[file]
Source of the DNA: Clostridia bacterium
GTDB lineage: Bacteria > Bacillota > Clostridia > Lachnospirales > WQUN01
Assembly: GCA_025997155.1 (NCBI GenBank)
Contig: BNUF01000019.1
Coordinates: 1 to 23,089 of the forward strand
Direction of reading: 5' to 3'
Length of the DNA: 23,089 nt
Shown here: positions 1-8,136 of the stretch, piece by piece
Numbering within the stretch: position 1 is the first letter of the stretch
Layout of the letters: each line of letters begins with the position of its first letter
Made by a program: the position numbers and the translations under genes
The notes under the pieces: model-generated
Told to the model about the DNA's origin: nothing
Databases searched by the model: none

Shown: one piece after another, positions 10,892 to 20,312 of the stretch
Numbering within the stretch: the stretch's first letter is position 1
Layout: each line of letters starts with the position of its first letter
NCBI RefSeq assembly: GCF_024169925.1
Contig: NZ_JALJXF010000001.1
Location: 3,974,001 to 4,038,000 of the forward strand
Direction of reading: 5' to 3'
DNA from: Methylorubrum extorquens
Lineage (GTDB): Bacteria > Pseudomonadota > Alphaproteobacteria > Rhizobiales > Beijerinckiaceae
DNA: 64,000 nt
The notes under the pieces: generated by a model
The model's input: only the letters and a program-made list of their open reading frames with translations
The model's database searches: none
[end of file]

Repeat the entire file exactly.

Source of the DNA: Clostridia bacterium
GTDB lineage: Bacteria > Bacillota > Clostridia > Lachnospirales > WQUN01
Assembly: GCA_025997155.1 (NCBI GenBank)
Contig: BNUF01000019.1
Coordinates: 1 to 23,089 of the forward strand
Direction of reading: 5' to 3'
Length of the DNA: 23,089 nt
Shown here: positions 1-8,136 of the stretch, piece by piece
Numbering within the stretch: position 1 is the first letter of the stretch
Layout of the letters: each line of letters begins with the position of its first letter
Made by a program: the position numbers and the translations under genes
The notes under the pieces: model-generated
Told to the model about the DNA's origin: nothing
Databases searched by the model: none

Shown: one piece after another, positions 10,892 to 20,312 of the stretch
Numbering within the stretch: the stretch's first letter is position 1
Layout: each line of letters starts with the position of its first letter
NCBI RefSeq assembly: GCF_024169925.1
Contig: NZ_JALJXF010000001.1
Location: 3,974,001 to 4,038,000 of the forward strand
Direction of reading: 5' to 3'
DNA from: Methylorubrum extorquens
Lineage (GTDB): Bacteria > Pseudomonadota > Alphaproteobacteria > Rhizobiales > Beijerinckiaceae
DNA: 64,000 nt
The notes under the pieces: generated by a model
The model's input: only the letters and a program-made list of their open reading frames with translations
The model's database searches: none